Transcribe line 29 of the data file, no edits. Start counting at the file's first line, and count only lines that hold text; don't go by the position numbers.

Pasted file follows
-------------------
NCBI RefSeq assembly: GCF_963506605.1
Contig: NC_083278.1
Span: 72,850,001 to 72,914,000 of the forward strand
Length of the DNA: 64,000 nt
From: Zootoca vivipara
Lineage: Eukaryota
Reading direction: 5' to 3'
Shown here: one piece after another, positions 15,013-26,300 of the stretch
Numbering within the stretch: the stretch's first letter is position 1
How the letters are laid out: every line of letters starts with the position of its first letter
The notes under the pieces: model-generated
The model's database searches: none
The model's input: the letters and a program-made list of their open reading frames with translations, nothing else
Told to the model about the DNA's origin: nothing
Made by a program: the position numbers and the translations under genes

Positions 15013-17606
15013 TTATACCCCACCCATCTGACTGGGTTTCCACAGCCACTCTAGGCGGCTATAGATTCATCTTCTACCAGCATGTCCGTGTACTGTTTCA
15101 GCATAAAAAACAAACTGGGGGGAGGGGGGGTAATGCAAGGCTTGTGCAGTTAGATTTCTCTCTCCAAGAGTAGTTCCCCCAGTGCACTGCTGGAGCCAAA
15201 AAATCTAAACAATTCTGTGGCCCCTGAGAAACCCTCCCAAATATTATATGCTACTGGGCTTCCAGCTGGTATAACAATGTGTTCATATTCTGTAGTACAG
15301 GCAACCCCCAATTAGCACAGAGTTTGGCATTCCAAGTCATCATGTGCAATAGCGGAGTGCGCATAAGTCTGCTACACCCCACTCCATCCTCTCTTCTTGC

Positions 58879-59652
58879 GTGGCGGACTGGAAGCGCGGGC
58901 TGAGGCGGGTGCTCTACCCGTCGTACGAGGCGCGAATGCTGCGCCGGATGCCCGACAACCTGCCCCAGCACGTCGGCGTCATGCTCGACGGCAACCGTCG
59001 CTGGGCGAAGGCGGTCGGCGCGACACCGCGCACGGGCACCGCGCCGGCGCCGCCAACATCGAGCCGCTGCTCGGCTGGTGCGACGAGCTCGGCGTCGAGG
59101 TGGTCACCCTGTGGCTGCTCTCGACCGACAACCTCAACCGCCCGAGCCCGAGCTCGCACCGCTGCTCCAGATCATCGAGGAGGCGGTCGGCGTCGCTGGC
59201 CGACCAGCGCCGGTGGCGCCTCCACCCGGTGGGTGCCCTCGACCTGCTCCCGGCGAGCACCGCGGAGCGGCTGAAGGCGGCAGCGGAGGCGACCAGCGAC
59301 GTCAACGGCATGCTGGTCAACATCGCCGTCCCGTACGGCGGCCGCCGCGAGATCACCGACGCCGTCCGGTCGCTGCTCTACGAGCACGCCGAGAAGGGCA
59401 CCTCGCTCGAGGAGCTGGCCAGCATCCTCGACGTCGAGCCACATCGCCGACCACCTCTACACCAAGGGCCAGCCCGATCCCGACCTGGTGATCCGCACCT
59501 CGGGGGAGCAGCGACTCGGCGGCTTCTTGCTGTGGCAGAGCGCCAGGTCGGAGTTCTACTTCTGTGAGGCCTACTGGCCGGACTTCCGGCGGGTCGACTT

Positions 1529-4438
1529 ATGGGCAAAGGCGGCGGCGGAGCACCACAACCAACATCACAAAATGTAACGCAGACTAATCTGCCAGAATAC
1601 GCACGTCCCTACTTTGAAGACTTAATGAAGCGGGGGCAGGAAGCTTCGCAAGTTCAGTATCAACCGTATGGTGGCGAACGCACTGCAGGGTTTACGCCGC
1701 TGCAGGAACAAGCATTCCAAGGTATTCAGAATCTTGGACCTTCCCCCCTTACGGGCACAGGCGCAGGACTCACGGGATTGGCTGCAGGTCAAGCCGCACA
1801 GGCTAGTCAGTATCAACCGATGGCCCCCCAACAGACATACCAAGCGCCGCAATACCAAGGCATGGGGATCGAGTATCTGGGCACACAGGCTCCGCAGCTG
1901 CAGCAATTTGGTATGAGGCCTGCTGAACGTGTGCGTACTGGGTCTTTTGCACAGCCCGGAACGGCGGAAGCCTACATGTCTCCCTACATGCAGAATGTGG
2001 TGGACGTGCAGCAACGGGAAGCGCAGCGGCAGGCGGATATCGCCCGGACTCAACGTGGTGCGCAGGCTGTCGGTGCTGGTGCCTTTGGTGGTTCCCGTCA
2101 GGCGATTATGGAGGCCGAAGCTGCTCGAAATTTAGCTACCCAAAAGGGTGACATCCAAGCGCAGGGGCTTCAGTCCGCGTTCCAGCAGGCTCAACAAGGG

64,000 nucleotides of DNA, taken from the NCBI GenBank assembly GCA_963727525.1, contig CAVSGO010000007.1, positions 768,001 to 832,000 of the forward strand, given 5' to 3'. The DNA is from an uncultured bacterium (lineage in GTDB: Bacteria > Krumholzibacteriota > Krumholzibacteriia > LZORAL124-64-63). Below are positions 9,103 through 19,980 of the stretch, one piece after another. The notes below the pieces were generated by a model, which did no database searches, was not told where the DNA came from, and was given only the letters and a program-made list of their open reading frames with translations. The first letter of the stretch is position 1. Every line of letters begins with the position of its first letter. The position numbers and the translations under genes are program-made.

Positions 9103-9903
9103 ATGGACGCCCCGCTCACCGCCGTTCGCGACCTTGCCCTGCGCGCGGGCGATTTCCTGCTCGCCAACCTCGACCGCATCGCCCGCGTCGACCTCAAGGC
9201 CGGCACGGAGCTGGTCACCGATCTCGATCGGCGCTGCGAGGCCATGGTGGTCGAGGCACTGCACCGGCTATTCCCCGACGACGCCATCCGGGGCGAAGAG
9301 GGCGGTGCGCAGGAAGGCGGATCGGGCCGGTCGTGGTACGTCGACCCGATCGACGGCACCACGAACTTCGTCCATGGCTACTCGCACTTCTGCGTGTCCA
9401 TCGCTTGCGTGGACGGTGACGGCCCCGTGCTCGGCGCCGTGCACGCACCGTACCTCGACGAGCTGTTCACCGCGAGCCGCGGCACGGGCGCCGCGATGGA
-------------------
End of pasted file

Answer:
59501 CGGGGGAGCAGCGACTCGGCGGCTTCTTGCTGTGGCAGAGCGCCAGGTCGGAGTTCTACTTCTGTGAGGCCTACTGGCCGGACTTCCGGCGGGTCGACTT